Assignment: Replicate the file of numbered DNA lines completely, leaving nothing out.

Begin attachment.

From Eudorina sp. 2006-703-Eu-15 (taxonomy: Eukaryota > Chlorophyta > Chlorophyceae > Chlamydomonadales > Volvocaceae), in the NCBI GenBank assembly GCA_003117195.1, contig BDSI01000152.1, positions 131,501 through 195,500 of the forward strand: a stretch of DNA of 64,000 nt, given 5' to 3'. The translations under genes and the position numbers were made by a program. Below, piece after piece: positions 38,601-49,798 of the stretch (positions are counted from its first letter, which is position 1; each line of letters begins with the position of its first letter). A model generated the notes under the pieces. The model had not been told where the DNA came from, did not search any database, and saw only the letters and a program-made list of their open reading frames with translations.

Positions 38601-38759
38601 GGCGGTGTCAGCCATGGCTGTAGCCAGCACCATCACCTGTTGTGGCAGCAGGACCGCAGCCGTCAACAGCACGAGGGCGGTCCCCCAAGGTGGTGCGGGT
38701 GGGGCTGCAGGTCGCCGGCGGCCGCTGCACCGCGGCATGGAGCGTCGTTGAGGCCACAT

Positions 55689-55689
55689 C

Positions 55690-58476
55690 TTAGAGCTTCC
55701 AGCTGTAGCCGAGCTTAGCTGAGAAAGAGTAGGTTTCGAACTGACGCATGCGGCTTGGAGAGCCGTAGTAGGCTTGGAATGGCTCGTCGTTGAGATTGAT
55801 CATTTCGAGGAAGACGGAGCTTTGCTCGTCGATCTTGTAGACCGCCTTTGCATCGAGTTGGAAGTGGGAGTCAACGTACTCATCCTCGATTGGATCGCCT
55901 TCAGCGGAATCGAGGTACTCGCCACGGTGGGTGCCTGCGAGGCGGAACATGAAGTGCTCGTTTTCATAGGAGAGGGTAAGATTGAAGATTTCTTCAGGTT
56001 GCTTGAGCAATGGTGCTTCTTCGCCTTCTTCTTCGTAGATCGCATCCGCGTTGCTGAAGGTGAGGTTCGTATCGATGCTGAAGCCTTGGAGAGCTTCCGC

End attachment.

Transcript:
From Eudorina sp. 2006-703-Eu-15 (taxonomy: Eukaryota > Chlorophyta > Chlorophyceae > Chlamydomonadales > Volvocaceae), in the NCBI GenBank assembly GCA_003117195.1, contig BDSI01000152.1, positions 131,501 through 195,500 of the forward strand: a stretch of DNA of 64,000 nt, given 5' to 3'. The translations under genes and the position numbers were made by a program. Below, piece after piece: positions 38,601-49,798 of the stretch (positions are counted from its first letter, which is position 1; each line of letters begins with the position of its first letter). A model generated the notes under the pieces. The model had not been told where the DNA came from, did not search any database, and saw only the letters and a program-made list of their open reading frames with translations.

Positions 38601-38759
38601 GGCGGTGTCAGCCATGGCTGTAGCCAGCACCATCACCTGTTGTGGCAGCAGGACCGCAGCCGTCAACAGCACGAGGGCGGTCCCCCAAGGTGGTGCGGGT
38701 GGGGCTGCAGGTCGCCGGCGGCCGCTGCACCGCGGCATGGAGCGTCGTTGAGGCCACAT

Positions 55689-55689
55689 C

Positions 55690-58476
55690 TTAGAGCTTCC
55701 AGCTGTAGCCGAGCTTAGCTGAGAAAGAGTAGGTTTCGAACTGACGCATGCGGCTTGGAGAGCCGTAGTAGGCTTGGAATGGCTCGTCGTTGAGATTGAT
55801 CATTTCGAGGAAGACGGAGCTTTGCTCGTCGATCTTGTAGACCGCCTTTGCATCGAGTTGGAAGTGGGAGTCAACGTACTCATCCTCGATTGGATCGCCT
55901 TCAGCGGAATCGAGGTACTCGCCACGGTGGGTGCCTGCGAGGCGGAACATGAAGTGCTCGTTTTCATAGGAGAGGGTAAGATTGAAGATTTCTTCAGGTT
56001 GCTTGAGCAATGGTGCTTCTTCGCCTTCTTCTTCGTAGATCGCATCCGCGTTGCTGAAGGTGAGGTTCGTATCGATGCTGAAGCCTTGGAGAGCTTCCGC